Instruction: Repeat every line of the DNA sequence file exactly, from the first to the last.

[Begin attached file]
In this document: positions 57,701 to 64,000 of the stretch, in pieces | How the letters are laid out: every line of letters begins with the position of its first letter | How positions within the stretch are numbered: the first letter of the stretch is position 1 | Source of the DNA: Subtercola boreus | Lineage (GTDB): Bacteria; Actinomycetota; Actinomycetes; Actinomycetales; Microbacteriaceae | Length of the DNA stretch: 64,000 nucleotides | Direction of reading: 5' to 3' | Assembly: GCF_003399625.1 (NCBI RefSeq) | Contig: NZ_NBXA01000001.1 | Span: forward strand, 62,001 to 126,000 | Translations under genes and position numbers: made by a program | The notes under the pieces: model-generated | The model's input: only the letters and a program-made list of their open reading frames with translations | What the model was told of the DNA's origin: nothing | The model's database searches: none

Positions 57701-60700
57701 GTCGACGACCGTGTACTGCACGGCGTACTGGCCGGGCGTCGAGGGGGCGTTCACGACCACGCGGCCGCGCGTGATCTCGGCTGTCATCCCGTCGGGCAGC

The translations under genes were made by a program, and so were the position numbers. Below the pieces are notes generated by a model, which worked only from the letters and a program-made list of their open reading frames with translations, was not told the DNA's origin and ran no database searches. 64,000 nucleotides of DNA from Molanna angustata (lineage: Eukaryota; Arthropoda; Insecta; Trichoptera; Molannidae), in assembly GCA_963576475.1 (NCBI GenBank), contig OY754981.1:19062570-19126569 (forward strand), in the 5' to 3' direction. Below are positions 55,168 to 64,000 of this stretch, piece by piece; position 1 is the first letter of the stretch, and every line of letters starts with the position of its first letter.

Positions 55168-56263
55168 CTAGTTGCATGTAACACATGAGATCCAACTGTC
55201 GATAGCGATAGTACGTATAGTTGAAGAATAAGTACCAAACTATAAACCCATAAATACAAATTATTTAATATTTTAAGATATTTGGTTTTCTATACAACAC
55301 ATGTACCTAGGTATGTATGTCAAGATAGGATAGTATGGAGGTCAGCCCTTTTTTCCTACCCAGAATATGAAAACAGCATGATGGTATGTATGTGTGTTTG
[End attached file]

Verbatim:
In this document: positions 57,701 to 64,000 of the stretch, in pieces | How the letters are laid out: every line of letters begins with the position of its first letter | How positions within the stretch are numbered: the first letter of the stretch is position 1 | Source of the DNA: Subtercola boreus | Lineage (GTDB): Bacteria; Actinomycetota; Actinomycetes; Actinomycetales; Microbacteriaceae | Length of the DNA stretch: 64,000 nucleotides | Direction of reading: 5' to 3' | Assembly: GCF_003399625.1 (NCBI RefSeq) | Contig: NZ_NBXA01000001.1 | Span: forward strand, 62,001 to 126,000 | Translations under genes and position numbers: made by a program | The notes under the pieces: model-generated | The model's input: only the letters and a program-made list of their open reading frames with translations | What the model was told of the DNA's origin: nothing | The model's database searches: none

Positions 57701-60700
57701 GTCGACGACCGTGTACTGCACGGCGTACTGGCCGGGCGTCGAGGGGGCGTTCACGACCACGCGGCCGCGCGTGATCTCGGCTGTCATCCCGTCGGGCAGC

The translations under genes were made by a program, and so were the position numbers. Below the pieces are notes generated by a model, which worked only from the letters and a program-made list of their open reading frames with translations, was not told the DNA's origin and ran no database searches. 64,000 nucleotides of DNA from Molanna angustata (lineage: Eukaryota; Arthropoda; Insecta; Trichoptera; Molannidae), in assembly GCA_963576475.1 (NCBI GenBank), contig OY754981.1:19062570-19126569 (forward strand), in the 5' to 3' direction. Below are positions 55,168 to 64,000 of this stretch, piece by piece; position 1 is the first letter of the stretch, and every line of letters starts with the position of its first letter.

Positions 55168-56263
55168 CTAGTTGCATGTAACACATGAGATCCAACTGTC
55201 GATAGCGATAGTACGTATAGTTGAAGAATAAGTACCAAACTATAAACCCATAAATACAAATTATTTAATATTTTAAGATATTTGGTTTTCTATACAACAC
55301 ATGTACCTAGGTATGTATGTCAAGATAGGATAGTATGGAGGTCAGCCCTTTTTTCCTACCCAGAATATGAAAACAGCATGATGGTATGTATGTGTGTTTG